Governance and Individual Rights among Indigenous Peoples of the North
The interface between nomadic peoples and sedentary populations provides valuable insights into how governance and the respect of individual rights has evolved over time. Experiences and practices of ancient cultures that have been carried down and practiced today can enrich our understanding of the human condition and perhaps give us insights into possible new directions.
We explored these topics with Dr. Mathias Nordvig a visiting assistant professor of Nordic and Arctic Studies at the University of Colorado, Boulder and the publisher of the Nordic Mythology Channel, uncovering interesting insights into the thoughts and lives of indigenous peoples.
In a previous interview with Dr. Nordvig about Medieval Iceland and libertarianism, we explored the idea that voluntary, anarchic, or even libertarian societies may have spontaneously emerged or existed at some level at different times in history. In this context, we defined ‘libertarian’ as a society based on the principle of non-aggression. Our findings were consistent with some degree of voluntarism and anarchy, but the Non-Aggression-Principle of libertarianism did not exist beyond basic Christian teachings, and there were no formal theories used to either promote or defend voluntary or anarchic principles.
Individual Rights and Responsibilities
Research done at Oxford University by anthropologists Oliver Scott Curry, Daniel Austin Mullins, and Harvey Whitehouse, has uncovered seven foundations for morality, including family values, group loyalty, reciprocity, individual bravery, fairness, respect, and individual property rights that seem to represent a ‘natural state’ for humanity.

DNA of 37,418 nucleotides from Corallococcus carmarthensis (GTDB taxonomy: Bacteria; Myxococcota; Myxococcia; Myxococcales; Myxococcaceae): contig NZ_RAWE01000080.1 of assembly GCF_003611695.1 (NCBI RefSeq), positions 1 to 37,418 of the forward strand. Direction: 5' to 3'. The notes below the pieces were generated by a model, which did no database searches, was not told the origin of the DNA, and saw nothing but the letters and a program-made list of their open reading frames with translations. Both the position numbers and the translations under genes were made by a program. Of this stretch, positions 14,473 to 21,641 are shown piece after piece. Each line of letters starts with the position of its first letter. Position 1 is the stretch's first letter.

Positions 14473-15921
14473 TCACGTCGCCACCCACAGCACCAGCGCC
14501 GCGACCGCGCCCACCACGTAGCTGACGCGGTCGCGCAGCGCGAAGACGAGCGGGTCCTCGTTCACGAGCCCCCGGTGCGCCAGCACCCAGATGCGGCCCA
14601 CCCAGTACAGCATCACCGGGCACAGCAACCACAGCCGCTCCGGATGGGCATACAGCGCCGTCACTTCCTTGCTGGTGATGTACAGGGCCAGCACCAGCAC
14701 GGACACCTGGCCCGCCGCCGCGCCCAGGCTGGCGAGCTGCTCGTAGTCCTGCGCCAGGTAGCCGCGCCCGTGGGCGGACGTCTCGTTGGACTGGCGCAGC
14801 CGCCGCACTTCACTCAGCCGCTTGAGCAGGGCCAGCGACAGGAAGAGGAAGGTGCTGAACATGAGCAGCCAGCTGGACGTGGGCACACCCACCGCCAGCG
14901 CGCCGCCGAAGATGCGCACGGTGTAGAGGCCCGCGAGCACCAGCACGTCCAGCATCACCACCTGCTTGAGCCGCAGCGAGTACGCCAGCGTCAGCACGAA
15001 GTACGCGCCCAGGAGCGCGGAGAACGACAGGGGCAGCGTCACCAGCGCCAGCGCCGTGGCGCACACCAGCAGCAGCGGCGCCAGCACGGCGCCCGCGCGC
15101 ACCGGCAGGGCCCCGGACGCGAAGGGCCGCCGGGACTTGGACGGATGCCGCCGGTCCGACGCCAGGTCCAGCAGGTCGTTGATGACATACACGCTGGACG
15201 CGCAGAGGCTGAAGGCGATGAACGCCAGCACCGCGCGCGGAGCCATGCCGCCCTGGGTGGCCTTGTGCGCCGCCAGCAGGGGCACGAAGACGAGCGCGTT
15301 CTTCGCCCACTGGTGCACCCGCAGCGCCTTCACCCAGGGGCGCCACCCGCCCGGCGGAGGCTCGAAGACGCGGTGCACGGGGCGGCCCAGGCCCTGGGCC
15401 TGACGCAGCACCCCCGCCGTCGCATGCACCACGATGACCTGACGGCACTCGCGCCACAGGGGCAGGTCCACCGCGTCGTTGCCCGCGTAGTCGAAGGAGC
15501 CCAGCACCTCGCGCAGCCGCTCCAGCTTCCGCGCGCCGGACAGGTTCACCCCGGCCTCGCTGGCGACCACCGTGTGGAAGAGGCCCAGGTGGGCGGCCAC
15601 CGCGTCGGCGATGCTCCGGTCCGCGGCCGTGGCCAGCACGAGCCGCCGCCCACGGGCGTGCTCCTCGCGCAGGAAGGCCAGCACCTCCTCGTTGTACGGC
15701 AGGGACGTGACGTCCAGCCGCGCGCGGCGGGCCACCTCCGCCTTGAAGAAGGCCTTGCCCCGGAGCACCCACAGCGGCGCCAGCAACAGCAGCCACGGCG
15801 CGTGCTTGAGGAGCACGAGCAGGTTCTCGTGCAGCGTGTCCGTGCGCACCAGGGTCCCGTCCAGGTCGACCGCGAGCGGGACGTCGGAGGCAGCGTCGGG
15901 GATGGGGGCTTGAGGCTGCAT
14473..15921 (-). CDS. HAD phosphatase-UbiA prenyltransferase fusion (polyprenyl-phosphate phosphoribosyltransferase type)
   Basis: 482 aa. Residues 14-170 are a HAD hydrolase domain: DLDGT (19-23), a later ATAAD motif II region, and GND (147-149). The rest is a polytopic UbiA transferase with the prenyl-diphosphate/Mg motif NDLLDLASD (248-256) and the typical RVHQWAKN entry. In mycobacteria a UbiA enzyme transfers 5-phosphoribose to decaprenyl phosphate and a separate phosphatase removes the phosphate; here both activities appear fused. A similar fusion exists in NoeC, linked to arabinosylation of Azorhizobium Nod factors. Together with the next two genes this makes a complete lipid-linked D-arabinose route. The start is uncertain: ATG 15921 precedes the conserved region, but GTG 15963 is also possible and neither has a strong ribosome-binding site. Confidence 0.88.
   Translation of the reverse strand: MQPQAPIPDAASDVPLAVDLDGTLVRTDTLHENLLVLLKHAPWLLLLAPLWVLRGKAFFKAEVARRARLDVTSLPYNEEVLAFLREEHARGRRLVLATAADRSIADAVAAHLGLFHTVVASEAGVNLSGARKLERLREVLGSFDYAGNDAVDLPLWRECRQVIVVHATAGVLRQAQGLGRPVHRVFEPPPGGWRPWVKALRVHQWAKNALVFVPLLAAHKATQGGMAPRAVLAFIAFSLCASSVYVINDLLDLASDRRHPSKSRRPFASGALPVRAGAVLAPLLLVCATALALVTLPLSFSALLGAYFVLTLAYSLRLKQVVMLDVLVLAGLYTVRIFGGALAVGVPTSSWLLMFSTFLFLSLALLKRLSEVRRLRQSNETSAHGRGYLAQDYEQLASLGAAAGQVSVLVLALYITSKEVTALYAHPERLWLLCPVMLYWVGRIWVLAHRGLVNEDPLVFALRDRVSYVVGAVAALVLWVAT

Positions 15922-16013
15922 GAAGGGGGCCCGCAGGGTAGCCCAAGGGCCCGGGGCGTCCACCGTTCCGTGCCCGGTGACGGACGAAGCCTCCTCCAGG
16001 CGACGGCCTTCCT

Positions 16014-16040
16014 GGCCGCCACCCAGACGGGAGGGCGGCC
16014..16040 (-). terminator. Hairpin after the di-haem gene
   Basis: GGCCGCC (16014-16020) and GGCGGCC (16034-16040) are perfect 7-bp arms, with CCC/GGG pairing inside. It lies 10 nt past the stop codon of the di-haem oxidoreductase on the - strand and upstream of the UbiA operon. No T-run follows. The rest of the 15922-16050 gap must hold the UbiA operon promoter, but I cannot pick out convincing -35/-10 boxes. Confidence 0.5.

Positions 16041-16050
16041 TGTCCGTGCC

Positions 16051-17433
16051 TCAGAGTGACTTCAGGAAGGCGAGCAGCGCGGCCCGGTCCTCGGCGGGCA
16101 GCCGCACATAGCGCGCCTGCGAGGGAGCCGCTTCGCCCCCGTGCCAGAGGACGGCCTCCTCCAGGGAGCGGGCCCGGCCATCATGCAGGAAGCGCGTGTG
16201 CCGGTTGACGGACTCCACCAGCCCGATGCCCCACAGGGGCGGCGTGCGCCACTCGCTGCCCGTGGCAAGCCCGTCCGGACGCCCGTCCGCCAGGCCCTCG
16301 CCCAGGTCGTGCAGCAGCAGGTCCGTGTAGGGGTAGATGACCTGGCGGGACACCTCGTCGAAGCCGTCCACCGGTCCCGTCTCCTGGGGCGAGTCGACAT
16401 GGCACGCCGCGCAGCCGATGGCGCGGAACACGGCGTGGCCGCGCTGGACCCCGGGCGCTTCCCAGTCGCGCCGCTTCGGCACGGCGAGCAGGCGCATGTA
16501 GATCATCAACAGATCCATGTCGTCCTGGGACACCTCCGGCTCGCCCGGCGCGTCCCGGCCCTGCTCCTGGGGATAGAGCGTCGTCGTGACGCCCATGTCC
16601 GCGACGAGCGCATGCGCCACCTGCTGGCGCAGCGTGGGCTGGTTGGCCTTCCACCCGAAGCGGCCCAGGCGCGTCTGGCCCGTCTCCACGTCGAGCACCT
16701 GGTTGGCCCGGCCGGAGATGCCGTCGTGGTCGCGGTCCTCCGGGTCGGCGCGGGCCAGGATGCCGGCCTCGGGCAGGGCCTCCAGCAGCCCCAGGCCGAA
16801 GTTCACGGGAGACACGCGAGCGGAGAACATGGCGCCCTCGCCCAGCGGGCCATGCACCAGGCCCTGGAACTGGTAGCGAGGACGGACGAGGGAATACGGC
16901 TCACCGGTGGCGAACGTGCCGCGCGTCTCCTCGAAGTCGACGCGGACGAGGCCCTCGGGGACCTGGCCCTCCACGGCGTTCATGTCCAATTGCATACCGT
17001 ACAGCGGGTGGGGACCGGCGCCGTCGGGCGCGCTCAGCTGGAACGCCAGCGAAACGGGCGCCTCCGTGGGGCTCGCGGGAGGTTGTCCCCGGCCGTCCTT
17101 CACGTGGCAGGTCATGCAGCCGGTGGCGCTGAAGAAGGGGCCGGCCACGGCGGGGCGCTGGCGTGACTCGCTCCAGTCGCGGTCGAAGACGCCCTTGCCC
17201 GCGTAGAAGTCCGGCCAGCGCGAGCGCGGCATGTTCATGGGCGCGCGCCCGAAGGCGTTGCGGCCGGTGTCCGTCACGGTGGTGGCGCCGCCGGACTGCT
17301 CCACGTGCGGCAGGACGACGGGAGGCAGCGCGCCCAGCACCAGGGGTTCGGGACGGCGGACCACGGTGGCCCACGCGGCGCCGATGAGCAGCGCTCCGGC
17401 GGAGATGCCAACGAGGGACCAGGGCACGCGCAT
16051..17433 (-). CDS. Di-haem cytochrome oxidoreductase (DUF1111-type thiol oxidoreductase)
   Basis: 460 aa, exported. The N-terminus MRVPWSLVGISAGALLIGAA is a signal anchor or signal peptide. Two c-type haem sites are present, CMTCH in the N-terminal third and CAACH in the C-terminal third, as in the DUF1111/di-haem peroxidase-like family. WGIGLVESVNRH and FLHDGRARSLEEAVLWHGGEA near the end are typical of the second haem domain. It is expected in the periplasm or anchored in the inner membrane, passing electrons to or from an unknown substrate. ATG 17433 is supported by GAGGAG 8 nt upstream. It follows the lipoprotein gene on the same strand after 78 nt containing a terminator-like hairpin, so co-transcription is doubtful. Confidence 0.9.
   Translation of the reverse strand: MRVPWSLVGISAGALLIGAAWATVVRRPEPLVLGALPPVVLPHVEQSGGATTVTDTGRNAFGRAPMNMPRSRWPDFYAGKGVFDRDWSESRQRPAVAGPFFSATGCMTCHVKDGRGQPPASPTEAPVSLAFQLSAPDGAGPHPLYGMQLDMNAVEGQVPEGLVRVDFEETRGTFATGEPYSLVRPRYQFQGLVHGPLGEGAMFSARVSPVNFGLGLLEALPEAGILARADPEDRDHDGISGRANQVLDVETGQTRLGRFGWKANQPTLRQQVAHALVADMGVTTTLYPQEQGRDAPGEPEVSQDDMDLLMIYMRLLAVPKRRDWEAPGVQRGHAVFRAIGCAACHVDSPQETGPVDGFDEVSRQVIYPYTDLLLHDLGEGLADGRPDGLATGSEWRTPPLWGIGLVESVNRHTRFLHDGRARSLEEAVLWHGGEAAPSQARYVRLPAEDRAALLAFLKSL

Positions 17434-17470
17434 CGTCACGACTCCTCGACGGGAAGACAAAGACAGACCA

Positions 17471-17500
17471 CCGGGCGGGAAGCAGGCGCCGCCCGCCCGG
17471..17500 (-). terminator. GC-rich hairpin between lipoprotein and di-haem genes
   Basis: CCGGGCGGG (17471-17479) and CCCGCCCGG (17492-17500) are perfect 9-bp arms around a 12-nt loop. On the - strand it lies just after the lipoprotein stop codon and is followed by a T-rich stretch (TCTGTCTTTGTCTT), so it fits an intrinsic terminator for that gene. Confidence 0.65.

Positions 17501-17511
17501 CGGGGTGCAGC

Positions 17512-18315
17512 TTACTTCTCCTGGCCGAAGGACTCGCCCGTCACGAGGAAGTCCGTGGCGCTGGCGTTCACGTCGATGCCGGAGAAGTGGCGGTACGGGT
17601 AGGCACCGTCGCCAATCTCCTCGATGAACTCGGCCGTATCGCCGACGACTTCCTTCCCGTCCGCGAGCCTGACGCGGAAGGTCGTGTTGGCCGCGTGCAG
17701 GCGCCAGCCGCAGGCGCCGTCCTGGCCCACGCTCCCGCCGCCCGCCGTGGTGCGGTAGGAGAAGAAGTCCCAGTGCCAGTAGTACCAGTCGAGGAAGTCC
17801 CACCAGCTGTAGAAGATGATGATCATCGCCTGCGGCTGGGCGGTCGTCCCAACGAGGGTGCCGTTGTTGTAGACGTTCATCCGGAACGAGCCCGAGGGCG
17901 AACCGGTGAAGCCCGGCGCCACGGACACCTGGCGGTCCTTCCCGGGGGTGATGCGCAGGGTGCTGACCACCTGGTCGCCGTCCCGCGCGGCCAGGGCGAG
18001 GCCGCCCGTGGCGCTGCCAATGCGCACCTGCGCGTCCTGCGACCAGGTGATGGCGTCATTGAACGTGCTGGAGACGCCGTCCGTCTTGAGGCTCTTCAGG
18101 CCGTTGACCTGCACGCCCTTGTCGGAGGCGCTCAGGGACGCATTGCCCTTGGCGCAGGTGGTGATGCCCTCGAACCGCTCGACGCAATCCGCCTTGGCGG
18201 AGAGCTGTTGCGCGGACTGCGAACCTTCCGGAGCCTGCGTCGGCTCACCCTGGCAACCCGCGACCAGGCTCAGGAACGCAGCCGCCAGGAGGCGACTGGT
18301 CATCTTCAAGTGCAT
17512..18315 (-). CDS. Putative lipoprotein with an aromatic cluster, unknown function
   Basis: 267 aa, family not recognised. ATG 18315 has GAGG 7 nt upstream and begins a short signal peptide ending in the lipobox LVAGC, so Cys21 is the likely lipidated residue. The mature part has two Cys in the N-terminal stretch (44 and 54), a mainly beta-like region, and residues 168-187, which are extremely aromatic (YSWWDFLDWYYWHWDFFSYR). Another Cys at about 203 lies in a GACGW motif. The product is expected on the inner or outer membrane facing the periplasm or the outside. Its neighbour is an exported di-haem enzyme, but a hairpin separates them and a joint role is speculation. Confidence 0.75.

According to Dr. Nordvig, polar societies have integrated these seven values along either hunter-gatherer or pastoral-herding economies. A primary difference between these communities and the agrarian-based societies further south is that the nomadic and semi-nomadic peoples of the north do not recognize land ownership in their understanding of property rights. They do recognize fluid territorial regions and will sometimes act out aggressively against incursions, but these territories are seen as temporary affordances that change and dissolve over time as circumstances warrant.
Due to the small population sizes and harshness of the environment, it is difficult to police the behavior of individuals, so a large degree of autonomy is reserved to the individual. It is unclear if this is a part of natural human morality or just a lack of sufficient social pressure to demand more conformity. However, it seems that in modern times, this has become a social value that Inuit people incorporate into their identity and understanding of what it means to be Inuit.
In modern times, it seems that Inuit have cultivated this form of personal autonomy as a specific indigenous marker of their identity. Being an autonomous individual, who is also part of a larger group, is a social value that many Inuit consider part of their core identity.Dr. Mathias Nordvig